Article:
That said, let us not be too hasty in dismissing what the Bible has to say about itself. Let us suppose a foreigner would arrive on our shores and we would like to know something about his background, nationality, and history. We might call on a number of experts to investigate his clothing, others to study his facial features, and a third group knowledgeable about the history of rafting to make an informed guess regarding the age and origin of this man's mode of transportation.

Assuming our guest could speak our language, would it be illogical to interview him? Certainly we would want to test what he had to say, checking for consistency, but should we not presume he is telling the truth unless there are reasons to believe otherwise?

In fact, there are some truths about people that we might never know unless they were to tell us. Years of independent study and analysis might never yield the kind of details that an individual might share in a few moments of conversation. Common courtesy means that we give a person a chance to tell his or her story. Just so, we must have enough respect for the Bible to "hear it out," as the saying goes.

In a court of law the defendant is allowed to speak for himself. He is permitted to defend his integrity, to give reasons why his version of events is correct. He should have more to say than simply, "I am innocent." He must be given the opportunity to show that his report is consistent, worthy of belief. Cross-examination should either confirm or deny his version of the story.

Just as a defendant might be telling the truth about himself, so the Bible might be telling the truth about itself. In the end you might choose to reject what it has to say about its origin, but if so, I hope you have the courage to face the implications. If you board the train of unbelief, you will have to take it all the way to its destination. More on that later.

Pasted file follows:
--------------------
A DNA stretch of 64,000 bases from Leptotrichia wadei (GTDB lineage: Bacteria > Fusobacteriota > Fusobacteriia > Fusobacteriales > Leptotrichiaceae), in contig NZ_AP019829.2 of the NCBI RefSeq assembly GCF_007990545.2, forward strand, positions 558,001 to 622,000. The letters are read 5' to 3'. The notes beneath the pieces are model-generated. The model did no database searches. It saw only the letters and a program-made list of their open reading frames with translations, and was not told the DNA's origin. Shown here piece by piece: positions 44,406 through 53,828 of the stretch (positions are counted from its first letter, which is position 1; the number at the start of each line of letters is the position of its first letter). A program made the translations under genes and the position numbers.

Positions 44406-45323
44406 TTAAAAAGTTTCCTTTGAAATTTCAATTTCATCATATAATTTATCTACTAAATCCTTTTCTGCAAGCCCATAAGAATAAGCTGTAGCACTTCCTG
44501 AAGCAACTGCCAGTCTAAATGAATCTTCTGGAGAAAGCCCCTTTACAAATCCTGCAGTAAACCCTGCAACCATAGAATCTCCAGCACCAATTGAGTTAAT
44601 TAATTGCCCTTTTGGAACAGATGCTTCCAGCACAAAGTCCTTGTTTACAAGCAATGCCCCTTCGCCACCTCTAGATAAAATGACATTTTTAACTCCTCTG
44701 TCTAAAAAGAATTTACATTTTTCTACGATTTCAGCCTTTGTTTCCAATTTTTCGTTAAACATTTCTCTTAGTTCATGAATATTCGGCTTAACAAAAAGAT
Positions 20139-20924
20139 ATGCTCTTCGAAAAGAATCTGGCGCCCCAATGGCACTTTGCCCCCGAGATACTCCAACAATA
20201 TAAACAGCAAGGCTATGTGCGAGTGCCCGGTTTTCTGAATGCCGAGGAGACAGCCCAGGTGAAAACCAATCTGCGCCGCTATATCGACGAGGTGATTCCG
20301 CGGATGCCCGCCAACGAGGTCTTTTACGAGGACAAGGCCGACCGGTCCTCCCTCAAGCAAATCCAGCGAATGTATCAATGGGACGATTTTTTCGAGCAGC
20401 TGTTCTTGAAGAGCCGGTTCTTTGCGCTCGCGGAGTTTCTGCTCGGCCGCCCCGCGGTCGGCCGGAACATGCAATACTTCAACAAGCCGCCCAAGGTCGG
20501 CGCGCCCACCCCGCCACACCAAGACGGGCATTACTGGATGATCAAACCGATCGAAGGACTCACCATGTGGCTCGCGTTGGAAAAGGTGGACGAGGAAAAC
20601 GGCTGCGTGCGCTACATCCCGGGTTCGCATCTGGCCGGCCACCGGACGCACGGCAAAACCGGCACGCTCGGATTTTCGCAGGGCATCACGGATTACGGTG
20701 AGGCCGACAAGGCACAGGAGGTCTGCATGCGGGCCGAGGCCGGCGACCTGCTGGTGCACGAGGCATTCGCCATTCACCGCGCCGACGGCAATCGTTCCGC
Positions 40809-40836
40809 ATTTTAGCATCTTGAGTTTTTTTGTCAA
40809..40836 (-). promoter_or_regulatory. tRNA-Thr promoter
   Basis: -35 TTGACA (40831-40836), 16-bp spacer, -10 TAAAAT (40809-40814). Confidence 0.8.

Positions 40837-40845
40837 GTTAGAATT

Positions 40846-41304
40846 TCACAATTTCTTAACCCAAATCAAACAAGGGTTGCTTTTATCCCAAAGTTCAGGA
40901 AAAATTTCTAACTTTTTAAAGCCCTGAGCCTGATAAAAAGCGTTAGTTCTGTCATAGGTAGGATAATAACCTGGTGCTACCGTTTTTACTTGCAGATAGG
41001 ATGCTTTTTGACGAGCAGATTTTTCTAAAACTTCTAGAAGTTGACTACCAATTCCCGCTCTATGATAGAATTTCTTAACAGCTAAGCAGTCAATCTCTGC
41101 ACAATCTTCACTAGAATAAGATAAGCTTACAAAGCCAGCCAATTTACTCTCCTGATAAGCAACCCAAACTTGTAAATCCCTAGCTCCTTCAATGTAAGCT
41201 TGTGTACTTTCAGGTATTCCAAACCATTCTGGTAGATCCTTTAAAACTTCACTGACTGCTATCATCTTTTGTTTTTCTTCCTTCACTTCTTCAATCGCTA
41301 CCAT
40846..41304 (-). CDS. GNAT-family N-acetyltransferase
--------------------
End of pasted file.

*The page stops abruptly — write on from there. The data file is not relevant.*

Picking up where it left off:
Of course we will also bring other witnesses to the courtroom. In subsequent chapters we will call history, prophecy, science, and Christ Himself to the witness stand. But we have every right to give the Bible a fair hearing and, as best we can, put it through a cross-examination.

We do not have to search for long to find what the Bible has to say about itself; the claims of divine origin are found on nearly every page. Let's examine a few. Then we will analyze what this means for you and me.

In the Bible's Own Words

Perhaps you think, "Of course the Bible declares itself to be inspired by God; why even bother presenting the evidence?" But there are reasons why we must review these claims and their implications. Stay with me as we take a quick tour of some fascinating biblical terrain.